If you were to ask anglers what their favourite method was during the summer months, you could be almost certain that the majority would answer with “fishing shallow”. There are few things more exciting than a shoal of fish swirling for your loose feed, or your elastic being pulled out as soon as the rig hits the water.
Over the years there have been plenty of articles written on this subject, but as it’s something I have never written in depth about myself I felt I would always prefer to fish shallow ‘properly’ using a correctly shotted float. Jigga rigs and other bolt rigs are massively popular these days, but I still believe that in most situations a correctly shotted rig will outscore these methods, allowing anglers to understand more clearly how the fish in the peg are responding.
Jamie likes to fish shallow with a correctly shotted rig, and isn’t an advocate of ‘Jiggas’ or bolt rigs.
Of course, there are literally hundreds of different shallow fishing situations, from mugging, slapping 8mm pellets or even fishing paste shallow. What I would like to focus on with this piece, though, is fishing shallow for mixed species. This is a method that is massively popular at fisheries in the northwest, where fish such as ide, crucians, F1s, roach and small carp are the target.
As is the case with most methods, shallow fishing has had to evolve over the years as fish become more cautious; the days of slapping pellets with any old rig have long gone, and now each detail has to be finely tuned to ensure minimal bites are missed. It is the small improvements such as feeding, accuracy, rigs and the correct kit in general that I would like to cover in depth, just to show how each change can make a difference.
For the session today I have came to my favourite Weston Pools fishery; this place has a massive stock of mixed species so is ideal for me to demonstrate a bit of short shallow fishing.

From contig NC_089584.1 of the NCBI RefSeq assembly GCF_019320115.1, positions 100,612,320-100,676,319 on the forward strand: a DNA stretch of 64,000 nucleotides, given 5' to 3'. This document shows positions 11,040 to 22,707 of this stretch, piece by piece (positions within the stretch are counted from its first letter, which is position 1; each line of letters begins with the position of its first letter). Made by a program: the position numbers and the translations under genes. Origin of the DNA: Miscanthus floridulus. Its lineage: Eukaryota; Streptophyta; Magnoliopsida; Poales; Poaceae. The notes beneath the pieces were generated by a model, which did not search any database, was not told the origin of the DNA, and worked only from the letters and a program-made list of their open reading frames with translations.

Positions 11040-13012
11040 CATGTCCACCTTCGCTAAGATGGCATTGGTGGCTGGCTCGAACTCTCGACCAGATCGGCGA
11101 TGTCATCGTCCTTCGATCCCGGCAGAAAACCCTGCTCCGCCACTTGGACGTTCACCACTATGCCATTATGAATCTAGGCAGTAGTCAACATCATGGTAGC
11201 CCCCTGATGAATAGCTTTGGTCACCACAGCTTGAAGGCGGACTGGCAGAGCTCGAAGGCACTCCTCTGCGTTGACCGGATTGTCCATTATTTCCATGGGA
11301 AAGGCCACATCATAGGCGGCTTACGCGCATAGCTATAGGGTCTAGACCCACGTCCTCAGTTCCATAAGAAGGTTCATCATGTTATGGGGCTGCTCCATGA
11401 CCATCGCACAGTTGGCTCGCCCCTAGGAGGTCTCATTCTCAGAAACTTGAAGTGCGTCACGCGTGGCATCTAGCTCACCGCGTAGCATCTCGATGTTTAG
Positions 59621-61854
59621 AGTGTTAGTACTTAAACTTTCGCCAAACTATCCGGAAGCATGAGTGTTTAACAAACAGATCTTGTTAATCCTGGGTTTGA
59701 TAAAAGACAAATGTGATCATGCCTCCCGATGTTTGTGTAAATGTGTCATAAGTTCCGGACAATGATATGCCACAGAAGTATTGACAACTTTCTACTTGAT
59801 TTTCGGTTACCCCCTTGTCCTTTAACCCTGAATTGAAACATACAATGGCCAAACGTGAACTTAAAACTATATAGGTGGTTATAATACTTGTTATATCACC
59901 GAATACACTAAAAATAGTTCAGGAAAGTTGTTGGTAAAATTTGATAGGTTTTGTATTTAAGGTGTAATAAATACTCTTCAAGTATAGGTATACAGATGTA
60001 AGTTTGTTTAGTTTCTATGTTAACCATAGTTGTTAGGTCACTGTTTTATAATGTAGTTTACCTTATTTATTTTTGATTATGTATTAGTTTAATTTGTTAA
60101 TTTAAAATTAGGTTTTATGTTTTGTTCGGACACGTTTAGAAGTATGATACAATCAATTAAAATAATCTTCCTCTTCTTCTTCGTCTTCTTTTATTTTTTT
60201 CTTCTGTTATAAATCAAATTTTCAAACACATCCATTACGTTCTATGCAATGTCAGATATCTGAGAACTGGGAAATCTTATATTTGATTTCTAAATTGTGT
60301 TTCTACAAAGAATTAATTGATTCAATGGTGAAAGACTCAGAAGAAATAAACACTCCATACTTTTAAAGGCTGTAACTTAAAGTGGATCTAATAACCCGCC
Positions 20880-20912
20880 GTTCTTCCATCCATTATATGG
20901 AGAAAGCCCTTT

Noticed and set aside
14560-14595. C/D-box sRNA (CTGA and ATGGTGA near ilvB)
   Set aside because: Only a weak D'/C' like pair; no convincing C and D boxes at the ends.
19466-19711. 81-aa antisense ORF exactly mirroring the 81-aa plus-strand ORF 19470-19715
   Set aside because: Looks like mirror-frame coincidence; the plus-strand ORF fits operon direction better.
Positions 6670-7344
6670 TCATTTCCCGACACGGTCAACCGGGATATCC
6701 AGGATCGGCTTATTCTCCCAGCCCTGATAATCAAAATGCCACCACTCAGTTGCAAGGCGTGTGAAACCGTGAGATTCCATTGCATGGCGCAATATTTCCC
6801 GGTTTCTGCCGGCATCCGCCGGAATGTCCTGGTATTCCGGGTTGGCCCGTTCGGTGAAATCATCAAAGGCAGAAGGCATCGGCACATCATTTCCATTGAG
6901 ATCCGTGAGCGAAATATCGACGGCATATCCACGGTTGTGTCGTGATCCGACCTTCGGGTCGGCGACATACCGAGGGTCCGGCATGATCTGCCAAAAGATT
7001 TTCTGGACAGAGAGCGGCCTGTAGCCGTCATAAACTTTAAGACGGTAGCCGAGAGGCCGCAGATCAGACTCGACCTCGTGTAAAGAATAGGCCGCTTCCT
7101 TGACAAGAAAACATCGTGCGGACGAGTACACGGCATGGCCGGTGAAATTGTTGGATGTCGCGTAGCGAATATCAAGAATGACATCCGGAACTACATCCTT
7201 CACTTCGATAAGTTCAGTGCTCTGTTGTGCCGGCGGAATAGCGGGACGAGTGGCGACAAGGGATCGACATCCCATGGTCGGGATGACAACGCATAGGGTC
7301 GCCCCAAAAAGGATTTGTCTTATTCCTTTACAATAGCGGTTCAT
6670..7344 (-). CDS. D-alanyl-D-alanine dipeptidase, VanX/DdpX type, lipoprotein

The ultimate aim in fishing shallow is to get the fish competing as much as possible in the upper layers of the peg; the higher the rate of competition the less each fish will inspect the hook bait, meaning more positive bites and more fish in the net. While that sounds pretty simple, there are still plenty of little things that can be done, to ensure less bites are missed, more time is spent fishing and ultimately more fish end up in the net.
Firstly I’d like to talk about feeding: this of course is the single most important factor when fishing shallow. For me a loose feed such as maggots or casters is my first choice, as both of these baits can be fed regularly by either hand or catapult. My decision of exactly which bait to choose depends on several factors: firstly the weather, as casters are far easier to feed accurately in any wind; secondly the species of fish I am expecting to catch, as ide and F1s generally prefer a maggot due to its slower fall through the water, and lastly the noise factor – casters make a much louder splash when they are fed, which can make all the difference when those around you are feeding maggots.